The prolonged war between Ukraine and Russia is creating a major food and energy crisis in Africa and other parts of the world. 

Current situation 
The war has so far had a significant impact on the prices of energy and food on the continent at a rate that is raising poverty rates, worsening income inequality and drawing back most countries’ economic growth. 

  • On the one hand, due to the absence of Russian oil, there is a rise in fuel prices. On the other hand, people providing food are incorporating higher import duties, rising prices of fertilizer and an increase in transportation to the overall prices of food being sold to the public.
  • This blow is coming just as African countries are recovering from the setback of the pandemic year.
  • The hit is worse on the continent because Africa highly depends on imported foods such as wheat, rice and corn. Its wheat importation rate currently stands at 85% of total consumption. Ukraine, one of the world’s food baskets, cannot deliver supplies to the continent as it is being invaded by Russia, one of the world’s top suppliers of fertilizer.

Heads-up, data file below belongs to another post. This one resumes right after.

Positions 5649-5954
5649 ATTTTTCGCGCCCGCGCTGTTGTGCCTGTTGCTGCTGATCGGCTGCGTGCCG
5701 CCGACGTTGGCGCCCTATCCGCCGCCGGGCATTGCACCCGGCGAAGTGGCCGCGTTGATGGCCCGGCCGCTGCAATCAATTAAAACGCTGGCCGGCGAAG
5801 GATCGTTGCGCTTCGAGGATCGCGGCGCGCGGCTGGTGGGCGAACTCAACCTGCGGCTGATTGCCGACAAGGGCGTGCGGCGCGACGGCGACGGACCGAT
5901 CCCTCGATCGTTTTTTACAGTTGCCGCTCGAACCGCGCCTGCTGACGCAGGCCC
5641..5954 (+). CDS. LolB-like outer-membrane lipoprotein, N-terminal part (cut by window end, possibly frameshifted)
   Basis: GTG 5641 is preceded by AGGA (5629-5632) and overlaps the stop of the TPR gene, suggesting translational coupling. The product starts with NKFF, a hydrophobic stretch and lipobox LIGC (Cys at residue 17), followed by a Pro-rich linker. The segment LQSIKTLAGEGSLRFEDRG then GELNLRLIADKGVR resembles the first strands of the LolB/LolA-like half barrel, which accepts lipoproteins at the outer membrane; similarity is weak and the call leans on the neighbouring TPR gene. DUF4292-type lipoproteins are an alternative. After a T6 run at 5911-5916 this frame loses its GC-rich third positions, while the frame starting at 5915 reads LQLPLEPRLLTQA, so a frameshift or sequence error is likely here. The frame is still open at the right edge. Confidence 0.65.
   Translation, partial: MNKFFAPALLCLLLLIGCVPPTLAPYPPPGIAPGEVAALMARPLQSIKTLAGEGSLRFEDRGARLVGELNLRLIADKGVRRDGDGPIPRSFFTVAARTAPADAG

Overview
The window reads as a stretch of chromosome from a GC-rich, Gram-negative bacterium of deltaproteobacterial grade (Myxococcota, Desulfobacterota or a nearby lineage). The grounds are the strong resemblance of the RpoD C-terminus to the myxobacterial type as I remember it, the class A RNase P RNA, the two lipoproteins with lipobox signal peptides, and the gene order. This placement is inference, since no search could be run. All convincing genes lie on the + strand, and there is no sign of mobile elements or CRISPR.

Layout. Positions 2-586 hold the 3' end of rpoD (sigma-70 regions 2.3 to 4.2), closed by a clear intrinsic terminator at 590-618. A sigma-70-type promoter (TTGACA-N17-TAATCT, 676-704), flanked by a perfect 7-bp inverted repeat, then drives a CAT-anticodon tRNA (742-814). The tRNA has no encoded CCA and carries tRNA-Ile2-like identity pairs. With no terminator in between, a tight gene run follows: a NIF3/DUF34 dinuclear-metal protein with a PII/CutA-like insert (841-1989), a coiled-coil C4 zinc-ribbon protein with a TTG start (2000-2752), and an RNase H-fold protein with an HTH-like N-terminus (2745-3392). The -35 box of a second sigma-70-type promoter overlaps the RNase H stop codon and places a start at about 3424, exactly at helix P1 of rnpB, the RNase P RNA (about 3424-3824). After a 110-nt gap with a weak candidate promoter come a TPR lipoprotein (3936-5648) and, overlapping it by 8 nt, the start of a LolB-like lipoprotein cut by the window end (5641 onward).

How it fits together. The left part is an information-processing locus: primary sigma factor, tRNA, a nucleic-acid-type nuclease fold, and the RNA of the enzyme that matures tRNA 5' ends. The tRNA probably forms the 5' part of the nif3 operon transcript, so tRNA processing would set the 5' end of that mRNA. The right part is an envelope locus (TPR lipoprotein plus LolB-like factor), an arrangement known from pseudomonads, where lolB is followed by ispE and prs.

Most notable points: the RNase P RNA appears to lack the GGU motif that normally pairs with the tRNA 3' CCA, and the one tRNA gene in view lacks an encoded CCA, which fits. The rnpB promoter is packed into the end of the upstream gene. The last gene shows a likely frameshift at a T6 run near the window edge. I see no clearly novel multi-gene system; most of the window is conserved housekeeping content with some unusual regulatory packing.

By the numbers 

  • The Food and Agriculture Organization (FAO) said in a recent report that food prices reached a record high of 12.6% in over two decades, just between February and March. 
  • According to the International Monetary Fund, IMF, with this fast-rising crisis, Africa’s GDP, which was 4.5% in 2021, is projected to drop to 3.8% in 2022. 

What they are saying 
The head of the IMF’s African department, Abebe Aemro Selassie, said worrisomely that the high debt profiles of African countries have reduced its ability to weather the storm it faces. He therefore called on the international community to join Africa in the fight against this crisis. 

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